It is not every day that the storyline of a Hollywood movie outshines the actors starring in it, especially if they are of the caliber of DeCaprio. But such was the case with Blood Diamond, a film that made a chunk of the thinking population cringe at the sight of their engagement ring.
The issue highlighted in the motion picture – that of illegally mined diamonds, farmed at the cost of human life, ethics, and everything one holds moral – unfortunately still thrives. Administrations, civil societies, and industry stalwarts the world over have been working in conjunction to reduce the flow of blood diamonds, or conflict diamonds, as they are also called. However, the consortiums, and the strategies they had to implement to achieve this goal, have time and again failed to live up to their expectations, leaving something to desire.
For a technology like blockchain to gain traction like this has been seen by many as an answer to people's prayers for ethical diamond mining. A game-changer in itself, blockchain is a decentralized ledger used widely to record any transaction type but has utilizations much beyond banking and finance. Automobile industries, pharmaceuticals, climate change councils, medical research – almost every sector is sprinting to blockchain to find new-age solutions to their age-old problems.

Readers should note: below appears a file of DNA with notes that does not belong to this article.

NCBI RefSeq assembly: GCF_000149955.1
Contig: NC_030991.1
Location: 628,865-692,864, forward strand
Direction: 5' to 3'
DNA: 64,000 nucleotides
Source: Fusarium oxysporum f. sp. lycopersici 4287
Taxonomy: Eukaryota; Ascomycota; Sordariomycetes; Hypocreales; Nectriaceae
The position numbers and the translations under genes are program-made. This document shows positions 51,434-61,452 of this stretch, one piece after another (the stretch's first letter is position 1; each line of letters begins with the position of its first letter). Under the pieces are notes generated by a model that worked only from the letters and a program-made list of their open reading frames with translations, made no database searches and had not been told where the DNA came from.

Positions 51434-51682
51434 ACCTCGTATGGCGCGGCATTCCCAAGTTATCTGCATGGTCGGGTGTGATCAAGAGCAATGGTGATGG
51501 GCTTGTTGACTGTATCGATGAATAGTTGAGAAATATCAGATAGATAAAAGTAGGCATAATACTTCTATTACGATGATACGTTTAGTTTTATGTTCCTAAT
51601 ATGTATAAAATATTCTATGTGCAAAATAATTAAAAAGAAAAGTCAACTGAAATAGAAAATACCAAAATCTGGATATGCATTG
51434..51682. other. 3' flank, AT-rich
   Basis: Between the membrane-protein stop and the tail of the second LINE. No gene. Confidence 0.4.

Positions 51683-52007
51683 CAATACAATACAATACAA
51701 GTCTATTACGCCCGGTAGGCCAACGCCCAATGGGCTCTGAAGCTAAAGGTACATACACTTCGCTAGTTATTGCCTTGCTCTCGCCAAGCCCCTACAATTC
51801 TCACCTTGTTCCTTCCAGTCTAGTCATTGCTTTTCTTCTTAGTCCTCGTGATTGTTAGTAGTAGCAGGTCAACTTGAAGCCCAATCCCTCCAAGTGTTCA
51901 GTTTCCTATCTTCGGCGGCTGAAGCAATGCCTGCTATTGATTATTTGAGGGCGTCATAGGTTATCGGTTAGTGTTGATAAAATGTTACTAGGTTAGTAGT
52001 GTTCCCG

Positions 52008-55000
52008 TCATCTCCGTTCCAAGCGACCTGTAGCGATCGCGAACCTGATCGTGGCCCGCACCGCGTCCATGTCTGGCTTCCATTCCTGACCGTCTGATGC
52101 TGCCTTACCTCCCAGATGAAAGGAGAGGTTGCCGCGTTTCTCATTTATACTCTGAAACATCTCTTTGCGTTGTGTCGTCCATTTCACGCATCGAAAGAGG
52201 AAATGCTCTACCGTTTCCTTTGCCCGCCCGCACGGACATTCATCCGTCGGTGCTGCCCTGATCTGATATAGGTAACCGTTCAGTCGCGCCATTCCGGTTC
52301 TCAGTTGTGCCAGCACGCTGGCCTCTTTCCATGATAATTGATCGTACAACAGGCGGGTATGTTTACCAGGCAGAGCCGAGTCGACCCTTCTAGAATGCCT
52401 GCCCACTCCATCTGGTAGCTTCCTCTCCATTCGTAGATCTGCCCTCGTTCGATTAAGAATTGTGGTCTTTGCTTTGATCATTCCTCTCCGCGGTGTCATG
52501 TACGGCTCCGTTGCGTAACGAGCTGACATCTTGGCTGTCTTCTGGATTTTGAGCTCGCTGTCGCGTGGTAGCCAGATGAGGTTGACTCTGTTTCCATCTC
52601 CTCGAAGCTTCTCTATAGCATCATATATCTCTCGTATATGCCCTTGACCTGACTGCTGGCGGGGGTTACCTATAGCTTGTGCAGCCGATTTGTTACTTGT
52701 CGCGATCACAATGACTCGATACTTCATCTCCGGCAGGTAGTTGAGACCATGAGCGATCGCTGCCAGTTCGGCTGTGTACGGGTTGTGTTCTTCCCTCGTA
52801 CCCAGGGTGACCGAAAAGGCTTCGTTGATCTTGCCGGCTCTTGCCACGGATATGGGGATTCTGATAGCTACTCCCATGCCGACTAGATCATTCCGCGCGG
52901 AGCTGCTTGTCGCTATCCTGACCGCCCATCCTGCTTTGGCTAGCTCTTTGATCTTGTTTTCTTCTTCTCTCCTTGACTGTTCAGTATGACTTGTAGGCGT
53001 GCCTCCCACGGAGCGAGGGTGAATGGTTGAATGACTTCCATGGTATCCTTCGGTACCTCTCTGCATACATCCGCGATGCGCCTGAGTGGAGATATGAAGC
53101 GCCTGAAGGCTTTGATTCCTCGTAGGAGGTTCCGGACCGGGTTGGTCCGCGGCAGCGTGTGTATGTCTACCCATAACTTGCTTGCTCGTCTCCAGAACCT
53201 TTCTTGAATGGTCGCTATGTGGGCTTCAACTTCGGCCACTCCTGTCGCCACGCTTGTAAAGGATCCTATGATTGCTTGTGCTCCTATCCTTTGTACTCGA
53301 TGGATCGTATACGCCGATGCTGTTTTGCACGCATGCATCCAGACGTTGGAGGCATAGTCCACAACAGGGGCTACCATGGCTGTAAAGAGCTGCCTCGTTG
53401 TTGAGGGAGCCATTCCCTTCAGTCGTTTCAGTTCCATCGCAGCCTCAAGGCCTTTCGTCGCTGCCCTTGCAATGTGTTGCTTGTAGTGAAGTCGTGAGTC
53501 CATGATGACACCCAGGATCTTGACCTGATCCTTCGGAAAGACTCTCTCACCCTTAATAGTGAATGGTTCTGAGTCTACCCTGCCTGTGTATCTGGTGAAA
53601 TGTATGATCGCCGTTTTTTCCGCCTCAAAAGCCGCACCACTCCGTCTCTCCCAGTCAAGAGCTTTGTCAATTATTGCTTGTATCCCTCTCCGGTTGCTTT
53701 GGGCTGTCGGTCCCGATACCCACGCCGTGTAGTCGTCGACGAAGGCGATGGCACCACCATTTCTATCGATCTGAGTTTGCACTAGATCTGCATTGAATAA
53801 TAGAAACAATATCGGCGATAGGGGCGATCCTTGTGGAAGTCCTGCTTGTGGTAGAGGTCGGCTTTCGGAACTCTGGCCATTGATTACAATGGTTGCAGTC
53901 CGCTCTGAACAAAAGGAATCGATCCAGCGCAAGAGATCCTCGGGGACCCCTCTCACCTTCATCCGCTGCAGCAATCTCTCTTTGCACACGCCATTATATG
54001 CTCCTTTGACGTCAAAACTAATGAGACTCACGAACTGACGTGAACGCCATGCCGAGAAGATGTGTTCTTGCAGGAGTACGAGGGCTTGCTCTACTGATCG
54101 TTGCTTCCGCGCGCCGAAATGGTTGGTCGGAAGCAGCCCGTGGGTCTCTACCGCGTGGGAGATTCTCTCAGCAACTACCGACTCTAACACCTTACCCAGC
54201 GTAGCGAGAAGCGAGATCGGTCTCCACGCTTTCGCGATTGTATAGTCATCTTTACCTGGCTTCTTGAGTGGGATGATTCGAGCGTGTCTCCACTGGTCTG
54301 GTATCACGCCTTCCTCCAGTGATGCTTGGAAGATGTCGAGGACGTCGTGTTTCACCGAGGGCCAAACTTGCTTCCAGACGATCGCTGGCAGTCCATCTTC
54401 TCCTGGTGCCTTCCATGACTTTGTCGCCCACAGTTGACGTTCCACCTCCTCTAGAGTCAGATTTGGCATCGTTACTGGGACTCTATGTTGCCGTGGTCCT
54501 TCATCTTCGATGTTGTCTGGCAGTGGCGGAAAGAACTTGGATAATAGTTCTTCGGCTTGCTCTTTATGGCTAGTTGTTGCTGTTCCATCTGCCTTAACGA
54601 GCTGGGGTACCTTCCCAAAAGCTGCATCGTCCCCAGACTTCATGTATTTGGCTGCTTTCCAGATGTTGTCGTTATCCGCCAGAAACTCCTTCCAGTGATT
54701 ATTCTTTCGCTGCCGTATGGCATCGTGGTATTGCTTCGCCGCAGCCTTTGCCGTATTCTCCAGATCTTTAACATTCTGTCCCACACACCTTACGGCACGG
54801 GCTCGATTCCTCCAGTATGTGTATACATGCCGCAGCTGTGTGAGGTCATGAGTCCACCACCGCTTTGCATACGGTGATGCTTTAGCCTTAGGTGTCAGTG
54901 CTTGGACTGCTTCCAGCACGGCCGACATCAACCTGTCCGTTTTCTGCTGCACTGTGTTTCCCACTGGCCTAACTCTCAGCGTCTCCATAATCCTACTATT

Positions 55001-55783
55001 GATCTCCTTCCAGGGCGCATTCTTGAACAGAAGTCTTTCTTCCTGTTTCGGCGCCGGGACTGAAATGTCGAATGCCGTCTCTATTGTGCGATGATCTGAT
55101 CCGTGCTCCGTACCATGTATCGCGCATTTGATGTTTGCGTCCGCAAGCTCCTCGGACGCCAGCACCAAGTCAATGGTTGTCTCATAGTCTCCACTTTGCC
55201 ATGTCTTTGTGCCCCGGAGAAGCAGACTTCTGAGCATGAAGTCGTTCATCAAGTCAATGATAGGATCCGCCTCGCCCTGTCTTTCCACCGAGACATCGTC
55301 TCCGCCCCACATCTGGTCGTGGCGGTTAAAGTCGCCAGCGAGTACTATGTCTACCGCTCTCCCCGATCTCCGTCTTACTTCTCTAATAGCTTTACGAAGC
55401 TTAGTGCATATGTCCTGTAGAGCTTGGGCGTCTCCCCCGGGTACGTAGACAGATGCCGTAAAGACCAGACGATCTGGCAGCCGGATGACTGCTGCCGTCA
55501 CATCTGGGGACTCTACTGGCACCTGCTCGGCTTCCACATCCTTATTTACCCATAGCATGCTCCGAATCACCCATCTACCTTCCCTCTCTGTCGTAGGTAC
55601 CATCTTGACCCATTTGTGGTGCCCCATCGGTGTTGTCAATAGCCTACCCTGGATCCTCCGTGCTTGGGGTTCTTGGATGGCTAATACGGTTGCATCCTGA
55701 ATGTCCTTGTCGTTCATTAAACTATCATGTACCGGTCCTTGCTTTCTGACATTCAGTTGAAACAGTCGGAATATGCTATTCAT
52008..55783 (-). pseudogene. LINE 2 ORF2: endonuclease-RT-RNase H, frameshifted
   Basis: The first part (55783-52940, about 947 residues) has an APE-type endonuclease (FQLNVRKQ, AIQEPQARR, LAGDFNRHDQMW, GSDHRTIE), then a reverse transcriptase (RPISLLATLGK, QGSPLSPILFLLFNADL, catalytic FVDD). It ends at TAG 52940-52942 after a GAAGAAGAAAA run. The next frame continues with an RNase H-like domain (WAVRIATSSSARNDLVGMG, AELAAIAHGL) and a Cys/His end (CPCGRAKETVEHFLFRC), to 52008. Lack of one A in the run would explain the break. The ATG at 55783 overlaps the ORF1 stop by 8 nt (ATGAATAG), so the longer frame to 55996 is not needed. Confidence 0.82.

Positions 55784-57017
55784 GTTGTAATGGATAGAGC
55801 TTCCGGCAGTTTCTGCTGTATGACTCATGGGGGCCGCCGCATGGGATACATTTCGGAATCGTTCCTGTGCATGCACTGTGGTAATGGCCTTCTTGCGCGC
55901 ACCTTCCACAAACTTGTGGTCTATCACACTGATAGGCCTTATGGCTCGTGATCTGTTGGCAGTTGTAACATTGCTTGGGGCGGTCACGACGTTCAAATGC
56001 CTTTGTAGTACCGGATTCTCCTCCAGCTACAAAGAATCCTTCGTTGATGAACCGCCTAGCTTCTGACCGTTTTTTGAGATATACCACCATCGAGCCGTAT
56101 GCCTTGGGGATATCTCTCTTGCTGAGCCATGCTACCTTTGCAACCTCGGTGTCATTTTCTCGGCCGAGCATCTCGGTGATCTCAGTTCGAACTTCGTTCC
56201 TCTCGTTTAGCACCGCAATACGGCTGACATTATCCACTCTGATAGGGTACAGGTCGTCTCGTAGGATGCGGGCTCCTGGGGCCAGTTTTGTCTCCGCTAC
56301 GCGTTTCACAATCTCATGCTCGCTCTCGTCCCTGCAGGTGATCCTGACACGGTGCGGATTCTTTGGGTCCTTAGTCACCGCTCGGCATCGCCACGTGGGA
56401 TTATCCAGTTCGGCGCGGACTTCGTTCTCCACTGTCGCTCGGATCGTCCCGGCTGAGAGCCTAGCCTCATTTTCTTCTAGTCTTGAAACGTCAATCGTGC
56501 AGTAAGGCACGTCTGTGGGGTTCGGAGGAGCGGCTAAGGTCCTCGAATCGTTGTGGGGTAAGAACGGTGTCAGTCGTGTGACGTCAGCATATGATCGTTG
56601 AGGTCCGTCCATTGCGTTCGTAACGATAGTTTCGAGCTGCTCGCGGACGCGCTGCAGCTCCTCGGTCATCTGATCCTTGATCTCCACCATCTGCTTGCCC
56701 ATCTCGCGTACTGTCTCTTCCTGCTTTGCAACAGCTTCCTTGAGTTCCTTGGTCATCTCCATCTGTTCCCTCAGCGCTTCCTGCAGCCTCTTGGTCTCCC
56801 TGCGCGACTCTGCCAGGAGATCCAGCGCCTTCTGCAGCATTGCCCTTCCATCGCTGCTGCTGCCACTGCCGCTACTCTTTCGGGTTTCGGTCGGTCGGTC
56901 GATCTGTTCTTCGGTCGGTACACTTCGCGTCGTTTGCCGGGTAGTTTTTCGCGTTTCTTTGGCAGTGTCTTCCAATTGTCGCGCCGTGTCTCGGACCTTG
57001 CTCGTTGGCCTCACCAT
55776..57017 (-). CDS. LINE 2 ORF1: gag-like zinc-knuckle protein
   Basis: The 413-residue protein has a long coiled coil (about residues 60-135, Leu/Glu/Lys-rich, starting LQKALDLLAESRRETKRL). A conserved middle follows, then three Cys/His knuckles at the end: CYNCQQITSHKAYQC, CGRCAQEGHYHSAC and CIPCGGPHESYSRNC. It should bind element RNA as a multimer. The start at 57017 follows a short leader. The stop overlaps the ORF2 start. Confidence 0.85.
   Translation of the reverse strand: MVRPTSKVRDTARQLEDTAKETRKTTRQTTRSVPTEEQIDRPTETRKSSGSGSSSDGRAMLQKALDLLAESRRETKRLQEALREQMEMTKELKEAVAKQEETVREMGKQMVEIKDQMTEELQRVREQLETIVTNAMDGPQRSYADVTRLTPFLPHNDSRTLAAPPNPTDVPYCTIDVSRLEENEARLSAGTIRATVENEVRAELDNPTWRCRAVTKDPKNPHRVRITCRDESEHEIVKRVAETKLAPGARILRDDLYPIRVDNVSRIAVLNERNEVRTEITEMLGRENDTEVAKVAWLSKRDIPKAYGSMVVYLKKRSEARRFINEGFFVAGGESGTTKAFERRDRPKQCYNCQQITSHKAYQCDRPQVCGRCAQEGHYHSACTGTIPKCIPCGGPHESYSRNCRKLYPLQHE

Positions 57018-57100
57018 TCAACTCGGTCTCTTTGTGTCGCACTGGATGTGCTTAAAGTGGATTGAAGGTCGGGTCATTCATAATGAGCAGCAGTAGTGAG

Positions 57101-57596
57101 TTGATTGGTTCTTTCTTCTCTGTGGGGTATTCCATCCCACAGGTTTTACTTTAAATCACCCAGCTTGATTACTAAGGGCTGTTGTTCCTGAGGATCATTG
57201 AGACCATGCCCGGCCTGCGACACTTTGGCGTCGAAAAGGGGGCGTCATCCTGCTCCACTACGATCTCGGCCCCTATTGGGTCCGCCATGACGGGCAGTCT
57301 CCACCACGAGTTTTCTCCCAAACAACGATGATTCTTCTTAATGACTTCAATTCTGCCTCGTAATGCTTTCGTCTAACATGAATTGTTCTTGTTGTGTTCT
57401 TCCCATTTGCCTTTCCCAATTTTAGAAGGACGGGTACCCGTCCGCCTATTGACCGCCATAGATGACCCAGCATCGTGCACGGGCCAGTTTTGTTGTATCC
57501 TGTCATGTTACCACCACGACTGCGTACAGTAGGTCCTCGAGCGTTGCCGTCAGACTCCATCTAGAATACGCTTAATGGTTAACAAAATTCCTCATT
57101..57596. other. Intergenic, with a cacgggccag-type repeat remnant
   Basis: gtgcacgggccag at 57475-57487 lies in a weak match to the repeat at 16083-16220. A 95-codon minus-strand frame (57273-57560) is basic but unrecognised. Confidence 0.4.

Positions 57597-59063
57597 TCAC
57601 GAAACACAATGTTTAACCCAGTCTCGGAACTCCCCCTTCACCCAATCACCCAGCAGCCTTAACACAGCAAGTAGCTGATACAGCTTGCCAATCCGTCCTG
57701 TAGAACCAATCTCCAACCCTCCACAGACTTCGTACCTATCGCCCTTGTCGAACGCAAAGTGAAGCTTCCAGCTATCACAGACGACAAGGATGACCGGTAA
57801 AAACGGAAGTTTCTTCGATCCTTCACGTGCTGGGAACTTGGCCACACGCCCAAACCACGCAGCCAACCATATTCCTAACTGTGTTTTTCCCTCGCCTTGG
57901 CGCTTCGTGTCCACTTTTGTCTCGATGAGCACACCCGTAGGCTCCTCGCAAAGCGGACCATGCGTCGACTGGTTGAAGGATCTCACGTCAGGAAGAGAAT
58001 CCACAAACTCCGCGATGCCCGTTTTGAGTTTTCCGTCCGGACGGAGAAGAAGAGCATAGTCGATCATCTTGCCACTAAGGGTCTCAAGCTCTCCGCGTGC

The promise of blockchain in regulating the diamond mining industry is immense. From the point of digging up a piece of pressurized carbon till it is encrusted on a platinum ring and sitting on an oligarch’s index finger – the bracket in which fraud can occur is a wide one. Now imagine a system - backed by highly sophisticated computer encryption and bereft of any threat of being tampered with - exists to record each step of the process. It follows the tiniest rock across the globe, from its point of discovery to cutting, then polishing, embedding, wholesale, and retail and only those with verified permission can add data to the blockchain database. The transparency it would provide in the entire supply chain would be a massive blow to the operations of rebel factions and militia that survive off the human cost of blood diamonds.
Not all heroes wear capes, they say. Stepping up to the occasion are some proactive software development companies working tirelessly to innovate foolproof solutions to get around the problem of human exploitation, which has become a scour for the jewelry industry. De Beers and Fura Gems have already taken steps to incorporate advanced technology into their operations. California-based software development company, HashCash, has come into the news for collaborating with Diamante to augment and fortify a system to track every registered gem's movement accurately. This move has been received well by company players concerned by the growing demand for ethically sourced jewelry by customers.